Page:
Feb 22, 2011
With a mission of exploring the potential impact of iron fertilization of the oceans to reduce the amount of carbon dioxide (CO2) in the Earth’s atmosphere, an initial group of twelve universities and research centers from around the world has come together to form the ISIS (in situ iron studies) Consortium. The consortium has a website available at http://isisconsortium.org/ .
ISIS is a group of institutions and scientists who are motivated to answer the unknowns regarding the role of iron in regulating the ocean’s capacity to remove atmospheric carbon dioxide. One approach to improve our understanding is to conduct open ocean studies of natural and deliberate iron fertilization (both in situ and with carefully designed numerical experiments) which allow scientists to study the impact of iron on marine ecosystems and to quantify its potential for CO2 removal.
Consortium members have signed a Memorandum of Understanding that recommends the support of open experiments and the independence of each participant. The consortium will follow internationally accepted practices regulating ocean iron fertilization (OIF) research being developed under the London Convention/London Protocol. The ISIS mission was developed at a meeting in July 2010 (http://isisconsortium.org/workshop.pdf) by an initial group of academic and non-academic participants, where the motivation for further OIF research was explored. Support for that mission and has grown since that time to include additional scientists and their institutions. It is also important that non-Consortium members can become involved in ISIS related activities.
Iron fertilization to this point has been done mainly in research projects aimed at testing its effectiveness to stimulate plankton growth in limited areas of the ocean.
In addition to ‘macronutrients’ such as phosphate and nitrate, phytoplankton also need ‘micronutrients’ such as iron. However, large tracts of the sunlit surface ocean are iron deficient, which limits phytoplankton growth. In these areas, iron can serve as a large lever on carbon sequestration.
Deliberate iron fertilization involves adding iron—usually chemical-grade iron sulfate—to an area of the sea in an effort to promote the growth of plankton, which, through photosynthesis, use CO2 in the surface to produce organic carbon. When they die, a small fraction of this carbon sinks to the ocean depths where it can remain locked away for decades or even centuries.
It is already known that that iron fertilization can stimulate phytoplankton growth in the open ocean. However, previous open ocean studies of artificial and naturally occurring blooms conducted since 1993 have been limited in terms of spatial area, duration and the measurements made. These studies have been insufficient to understand both the promise and the potential repercussions of the use of OIF as a carbon mitigation tool.
The ISIS group was formed to conduct an international scientific appraisal of iron and its impacts, intended and unintended, and its ability to sequester carbon and thus impact atmospheric CO2. This will be achieved through further studies on both deliberate and natural fertilizations at larger scales of up to several hundred kilometers across, monitoring for months or years with more numerous and diverse instruments and leveraging the power of supercomputers to help design the experiments.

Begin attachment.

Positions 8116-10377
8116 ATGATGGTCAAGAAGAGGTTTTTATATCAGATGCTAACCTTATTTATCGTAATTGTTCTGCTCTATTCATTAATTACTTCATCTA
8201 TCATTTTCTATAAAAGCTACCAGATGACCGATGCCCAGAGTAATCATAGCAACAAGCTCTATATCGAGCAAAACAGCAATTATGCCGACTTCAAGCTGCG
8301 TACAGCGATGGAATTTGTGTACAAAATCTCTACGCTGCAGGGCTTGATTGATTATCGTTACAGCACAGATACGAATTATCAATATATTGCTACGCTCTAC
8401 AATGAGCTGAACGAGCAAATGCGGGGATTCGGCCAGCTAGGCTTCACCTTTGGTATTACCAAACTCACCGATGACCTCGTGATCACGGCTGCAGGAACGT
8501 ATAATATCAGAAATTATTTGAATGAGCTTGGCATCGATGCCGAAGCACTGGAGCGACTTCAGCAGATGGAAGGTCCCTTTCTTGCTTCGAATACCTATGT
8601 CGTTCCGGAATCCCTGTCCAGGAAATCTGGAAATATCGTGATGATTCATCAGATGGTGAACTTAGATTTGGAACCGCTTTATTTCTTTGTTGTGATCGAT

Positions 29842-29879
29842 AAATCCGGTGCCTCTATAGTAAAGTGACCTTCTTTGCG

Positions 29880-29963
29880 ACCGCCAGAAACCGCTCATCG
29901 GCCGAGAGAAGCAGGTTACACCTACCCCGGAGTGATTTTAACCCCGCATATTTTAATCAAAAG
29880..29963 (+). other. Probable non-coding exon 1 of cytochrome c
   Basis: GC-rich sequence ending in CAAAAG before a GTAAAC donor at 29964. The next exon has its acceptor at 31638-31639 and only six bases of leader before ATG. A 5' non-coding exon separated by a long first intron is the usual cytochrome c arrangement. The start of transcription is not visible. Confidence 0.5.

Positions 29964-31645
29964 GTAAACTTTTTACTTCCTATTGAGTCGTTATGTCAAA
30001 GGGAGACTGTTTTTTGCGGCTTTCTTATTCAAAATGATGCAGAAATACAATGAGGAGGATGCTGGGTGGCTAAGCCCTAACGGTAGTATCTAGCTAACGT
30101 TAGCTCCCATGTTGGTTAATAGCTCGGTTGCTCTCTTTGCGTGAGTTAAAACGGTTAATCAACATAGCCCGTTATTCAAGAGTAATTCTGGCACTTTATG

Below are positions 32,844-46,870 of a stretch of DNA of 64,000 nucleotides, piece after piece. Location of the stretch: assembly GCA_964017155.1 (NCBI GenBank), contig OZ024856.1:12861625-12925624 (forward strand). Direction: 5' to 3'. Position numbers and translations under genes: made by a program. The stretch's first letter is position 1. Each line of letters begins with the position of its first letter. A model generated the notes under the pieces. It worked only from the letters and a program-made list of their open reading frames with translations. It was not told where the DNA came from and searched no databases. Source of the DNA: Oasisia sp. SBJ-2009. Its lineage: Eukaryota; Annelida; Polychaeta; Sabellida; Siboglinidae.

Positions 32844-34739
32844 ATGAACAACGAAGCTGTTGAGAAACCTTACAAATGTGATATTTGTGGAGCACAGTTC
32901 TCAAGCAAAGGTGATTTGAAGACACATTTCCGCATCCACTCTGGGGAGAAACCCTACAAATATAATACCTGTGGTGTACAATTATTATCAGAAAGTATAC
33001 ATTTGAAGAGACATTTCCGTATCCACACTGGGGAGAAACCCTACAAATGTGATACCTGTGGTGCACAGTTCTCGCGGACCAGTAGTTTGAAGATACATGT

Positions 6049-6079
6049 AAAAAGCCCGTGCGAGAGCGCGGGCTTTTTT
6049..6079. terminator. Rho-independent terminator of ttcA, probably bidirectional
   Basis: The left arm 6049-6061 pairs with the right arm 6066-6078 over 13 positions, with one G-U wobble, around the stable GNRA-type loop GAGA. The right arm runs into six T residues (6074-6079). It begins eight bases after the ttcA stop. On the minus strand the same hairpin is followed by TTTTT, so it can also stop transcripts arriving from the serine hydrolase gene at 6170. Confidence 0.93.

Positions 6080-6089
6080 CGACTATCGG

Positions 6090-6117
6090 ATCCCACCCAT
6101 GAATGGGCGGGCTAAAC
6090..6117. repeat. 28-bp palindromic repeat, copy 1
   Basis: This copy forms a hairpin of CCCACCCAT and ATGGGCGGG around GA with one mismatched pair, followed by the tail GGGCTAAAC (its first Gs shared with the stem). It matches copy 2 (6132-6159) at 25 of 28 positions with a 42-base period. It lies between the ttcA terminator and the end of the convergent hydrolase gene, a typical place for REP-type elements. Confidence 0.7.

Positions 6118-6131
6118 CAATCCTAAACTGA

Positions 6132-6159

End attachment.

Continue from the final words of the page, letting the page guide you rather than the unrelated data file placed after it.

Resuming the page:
Ocean fertilization has not been without its detractors. Some opponents cite the risk of unintended environmental impacts, while others say it could distract from efforts to reduce industry-related carbon emissions into the atmosphere. The goal of the proposed research is to help answer the first set of questions.
The ISIS consortium recognizes that governments, scientific organizations and academies are now calling for more research into geoengineering techniques as climate change threats become more worrying. The consortium believes we are not yet ready to deploy these schemes, but that without good science governments may move ahead before enough is known about their efficacy and potential impacts.
The consortium also notes that no geoengineering approaches known today could ever play a dominant role in an overall portfolio response to climate change. If ever deployed, they must be part of a comprehensive and aggressive global effort to limit and eventually eliminate carbon emissions.
The initial twelve ISIS institutions that recently signed a memorandum of understanding and members of the ISIS Scientific Steering Committee include:
Antarctic Climate and Ecosystems Cooperative Research Centre, Australia—Tom Trull
National Oceanography Centre, United Kingdom—Richard Lampitt
Moss Landing Marine Laboratories—Kenneth Coale
Netherlands Institute for Sea Research—Hein de Baar
School of Ocean and Earth Science and Technology, University of Hawaii—Dave Karl
University of Illinois at Urbana-Champaign—Don Wuebbles
University of Maine—Fei Chai
University of Massachusetts Boston- Meng Zhou
University of Plymouth, Marine Institute—Maeve Lohan
University of Rhode Island—Lew Rothstein
Woods Hole Oceanographic Institution—Ken Buesseler
Xiamen University, China—Minhan Dai